When YouTuber happysmurfday was traveling in Nogales, Arizona, he spotted strange hairy clusters on the trees and in the grass. When he investigated and poked one with a stick — well, we hope you didn’t have anything too heavy for breakfast this morning.
Still there? (We won’t judge you if you aren’t, but then you wouldn’t be reading this sentence.) Henderson State University explains the daddy long legs’ [aka harvestmen’s] clustering behavior:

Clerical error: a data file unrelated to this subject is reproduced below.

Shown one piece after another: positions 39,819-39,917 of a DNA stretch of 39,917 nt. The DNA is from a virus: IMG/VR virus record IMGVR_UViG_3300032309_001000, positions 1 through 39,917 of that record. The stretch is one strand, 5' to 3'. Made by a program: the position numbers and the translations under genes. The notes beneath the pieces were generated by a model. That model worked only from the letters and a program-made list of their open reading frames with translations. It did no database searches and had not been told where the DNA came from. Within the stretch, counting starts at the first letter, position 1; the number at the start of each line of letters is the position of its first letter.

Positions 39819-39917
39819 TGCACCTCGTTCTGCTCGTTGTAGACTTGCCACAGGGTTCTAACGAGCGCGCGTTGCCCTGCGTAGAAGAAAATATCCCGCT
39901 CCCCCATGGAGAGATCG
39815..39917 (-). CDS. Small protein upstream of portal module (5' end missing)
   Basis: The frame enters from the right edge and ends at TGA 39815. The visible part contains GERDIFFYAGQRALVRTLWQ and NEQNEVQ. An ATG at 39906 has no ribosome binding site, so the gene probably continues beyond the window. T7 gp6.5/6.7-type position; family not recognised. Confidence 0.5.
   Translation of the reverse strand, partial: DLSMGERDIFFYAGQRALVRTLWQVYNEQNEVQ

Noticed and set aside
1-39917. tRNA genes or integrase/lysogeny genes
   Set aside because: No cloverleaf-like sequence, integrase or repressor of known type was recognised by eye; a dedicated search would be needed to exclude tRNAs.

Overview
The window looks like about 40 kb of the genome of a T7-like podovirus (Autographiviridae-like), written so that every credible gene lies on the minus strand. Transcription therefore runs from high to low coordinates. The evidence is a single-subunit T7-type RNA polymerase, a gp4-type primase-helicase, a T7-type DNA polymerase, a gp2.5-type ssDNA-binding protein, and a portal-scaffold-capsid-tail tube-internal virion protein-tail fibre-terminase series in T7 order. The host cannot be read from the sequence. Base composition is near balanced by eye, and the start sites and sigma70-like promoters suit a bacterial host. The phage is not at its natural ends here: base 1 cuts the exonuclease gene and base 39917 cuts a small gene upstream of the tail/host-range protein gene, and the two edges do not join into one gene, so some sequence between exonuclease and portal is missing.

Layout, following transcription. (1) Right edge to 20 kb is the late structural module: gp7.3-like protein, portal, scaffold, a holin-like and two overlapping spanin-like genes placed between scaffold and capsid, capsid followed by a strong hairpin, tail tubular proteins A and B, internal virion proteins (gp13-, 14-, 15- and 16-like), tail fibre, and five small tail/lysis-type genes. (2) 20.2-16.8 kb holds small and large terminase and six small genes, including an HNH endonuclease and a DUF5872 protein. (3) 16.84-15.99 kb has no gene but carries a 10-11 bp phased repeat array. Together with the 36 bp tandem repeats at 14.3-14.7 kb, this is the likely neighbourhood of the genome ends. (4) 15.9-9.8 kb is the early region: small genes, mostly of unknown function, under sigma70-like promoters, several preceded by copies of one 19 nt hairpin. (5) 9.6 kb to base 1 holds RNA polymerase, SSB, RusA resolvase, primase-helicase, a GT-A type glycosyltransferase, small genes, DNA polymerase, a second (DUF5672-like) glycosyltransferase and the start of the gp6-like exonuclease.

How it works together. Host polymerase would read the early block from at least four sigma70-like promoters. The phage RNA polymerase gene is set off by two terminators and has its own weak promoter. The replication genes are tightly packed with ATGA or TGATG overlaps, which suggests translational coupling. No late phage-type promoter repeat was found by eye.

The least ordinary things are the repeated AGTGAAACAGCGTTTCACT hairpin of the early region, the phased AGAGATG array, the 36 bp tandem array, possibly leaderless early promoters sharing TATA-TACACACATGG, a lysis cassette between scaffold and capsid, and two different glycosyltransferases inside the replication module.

“Harvestmen often will aggregate into groups in which the legs seem to be twined together and the bodies close to each other. When disturbed, a single harvestman typically pushes its body up and down in a slow, vibrating motion. The large groups will perform the same behavior if disturbed, so the pulsating mass of harvestmen may be an even greater deterrent to potential predators. Furthermore, the defensive chemicals produced by a mass may be collectively more effective, so grouping might promote greater security while the aggregation rests or hibernates.”
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